But what to do? That's the difficult question, and no one has a very good answer. An immediate pullout is important for the troops, but it is also an abnegation of US responsibility. It's a responsibility we anti-war folks didn't want, but we're in it now. So, what to do.... The first thing to do is tell the truth about the Iraq situation and tell this truth to both the American public and the Iraqi public. I don't think this is possible from the Bush Administration. Not that they're incapable of it, but that they're so entangled in their own lies that they're flies in a spiderweb. The truth is that the administration has so screwed up Iraq that it doesn't have an answer to the question of what to do. Bush then ought to commit public hara kiri in shame -- this would be the honorable thing to do. I know this isn't much of an answer. I don't have one. And the administration clearly does not have one. I watched a bit of CNN yesterday and saw Carville and some other talking head suggesting Bush do a version of fireside chats to explain what's going on in Iraq. That's the best they can do -- muster up a new form or forum of propagandic spin for a failed and immoral policy. Ick.


See also this interesting post by Elyas at Ablogistan.


troutsky said...

Im not as sure about the "abnegation (great word) of US responsibility" reasoning. I think it important we question all our assumptions on this.The primary task is to do no harm, as when you cause a serious accident and you wish to help your victims but you are unqualified.The best thing you can do is let someone who knows what they are doing help.You accept the blame for what happened and live with the guilt and make damn sure it never happens again.In this case , no one else exists to step in (again. our fault)but we have to ask what analysis concludes us to believe the void of our absense causes increased (short term, long term?) violence and turmoil for Iraqi people? Who can know this and how?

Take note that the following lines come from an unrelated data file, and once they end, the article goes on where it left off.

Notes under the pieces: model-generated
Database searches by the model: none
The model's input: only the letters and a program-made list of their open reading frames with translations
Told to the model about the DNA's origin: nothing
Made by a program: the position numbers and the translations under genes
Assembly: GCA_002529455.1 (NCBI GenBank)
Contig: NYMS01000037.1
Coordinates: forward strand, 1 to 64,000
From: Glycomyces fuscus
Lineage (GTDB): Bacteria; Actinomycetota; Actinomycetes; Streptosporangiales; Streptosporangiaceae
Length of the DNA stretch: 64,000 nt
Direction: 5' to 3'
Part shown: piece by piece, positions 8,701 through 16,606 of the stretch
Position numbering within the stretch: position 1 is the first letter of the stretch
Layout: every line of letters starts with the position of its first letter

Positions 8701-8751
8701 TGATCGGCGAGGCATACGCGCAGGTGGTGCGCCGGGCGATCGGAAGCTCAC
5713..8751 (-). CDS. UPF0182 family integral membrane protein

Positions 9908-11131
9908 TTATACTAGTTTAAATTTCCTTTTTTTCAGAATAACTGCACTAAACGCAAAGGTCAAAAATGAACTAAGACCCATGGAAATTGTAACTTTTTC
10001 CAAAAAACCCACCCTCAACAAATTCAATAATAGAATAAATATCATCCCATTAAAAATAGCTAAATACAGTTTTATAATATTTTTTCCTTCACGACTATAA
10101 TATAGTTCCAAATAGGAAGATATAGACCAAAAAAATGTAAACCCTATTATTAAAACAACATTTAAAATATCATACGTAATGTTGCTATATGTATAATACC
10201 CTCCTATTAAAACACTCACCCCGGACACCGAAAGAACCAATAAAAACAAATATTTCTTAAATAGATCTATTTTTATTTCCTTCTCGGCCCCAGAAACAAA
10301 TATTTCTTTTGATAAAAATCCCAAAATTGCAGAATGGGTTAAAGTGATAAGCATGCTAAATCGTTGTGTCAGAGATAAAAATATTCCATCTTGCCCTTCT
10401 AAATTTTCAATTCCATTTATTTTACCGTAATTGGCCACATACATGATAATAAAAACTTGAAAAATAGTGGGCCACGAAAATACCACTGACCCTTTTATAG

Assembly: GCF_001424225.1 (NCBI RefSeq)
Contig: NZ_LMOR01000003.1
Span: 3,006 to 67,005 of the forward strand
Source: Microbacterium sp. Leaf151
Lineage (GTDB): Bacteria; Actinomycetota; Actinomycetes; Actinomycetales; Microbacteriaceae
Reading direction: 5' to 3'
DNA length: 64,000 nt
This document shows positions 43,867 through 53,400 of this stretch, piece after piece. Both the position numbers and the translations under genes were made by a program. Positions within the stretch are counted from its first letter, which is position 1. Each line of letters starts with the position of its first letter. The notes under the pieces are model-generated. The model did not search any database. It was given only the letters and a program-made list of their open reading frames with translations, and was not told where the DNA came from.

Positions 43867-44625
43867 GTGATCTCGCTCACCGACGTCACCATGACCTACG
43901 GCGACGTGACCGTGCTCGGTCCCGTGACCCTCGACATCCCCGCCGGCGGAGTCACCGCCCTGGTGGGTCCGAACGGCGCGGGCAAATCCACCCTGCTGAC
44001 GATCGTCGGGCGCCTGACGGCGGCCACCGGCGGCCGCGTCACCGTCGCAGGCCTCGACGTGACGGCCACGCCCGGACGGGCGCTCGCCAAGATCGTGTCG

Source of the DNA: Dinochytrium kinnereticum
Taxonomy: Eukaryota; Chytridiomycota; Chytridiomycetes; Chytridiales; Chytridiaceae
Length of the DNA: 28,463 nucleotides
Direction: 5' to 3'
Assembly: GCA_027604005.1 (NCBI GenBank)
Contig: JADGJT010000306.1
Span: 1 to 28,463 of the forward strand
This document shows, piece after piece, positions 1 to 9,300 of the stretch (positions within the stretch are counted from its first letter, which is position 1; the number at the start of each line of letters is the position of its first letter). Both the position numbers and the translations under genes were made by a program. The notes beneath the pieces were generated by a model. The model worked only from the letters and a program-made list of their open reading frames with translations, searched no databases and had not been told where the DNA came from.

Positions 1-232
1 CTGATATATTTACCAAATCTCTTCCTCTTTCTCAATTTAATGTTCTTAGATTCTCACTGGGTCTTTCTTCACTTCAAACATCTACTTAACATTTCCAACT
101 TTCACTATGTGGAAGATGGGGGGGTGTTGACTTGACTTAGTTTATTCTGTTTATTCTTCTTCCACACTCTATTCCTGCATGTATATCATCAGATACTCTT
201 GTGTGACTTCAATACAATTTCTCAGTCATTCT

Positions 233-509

Anonymous said...

That's a good point, Troutsky. The assumption is that the US leaves chaos by ducking out. But the chaos might just be chaos from an American perspective. That is, if Iraqis want a theocratic Shiite state, even though that runs entirely counter to US administration desires, then isn't there a sense in which "chaos" is merely perspectival? This seems like a relativistic response, however -- from multiple directions. A conservative, religiously oppressive regime is undesirable not only for we liberal Westerners, but also for lots of Iraqis, perhaps especially female Iraqis. But that might very well be the aggregatively democratic end-result. What the US wants is an economically and culturally liberal Iraq, and not necessarily a democratic Iraq. The typical American conflation of economic liberalism and democracy just makes the whole thing more confusing. I think that is what has the Bush administration trapped. And us -- since we risk being relativists on one hand or imperialists on the other. A really bad set of options this administration has given us.


سحاب Sahab said...

thanx to write this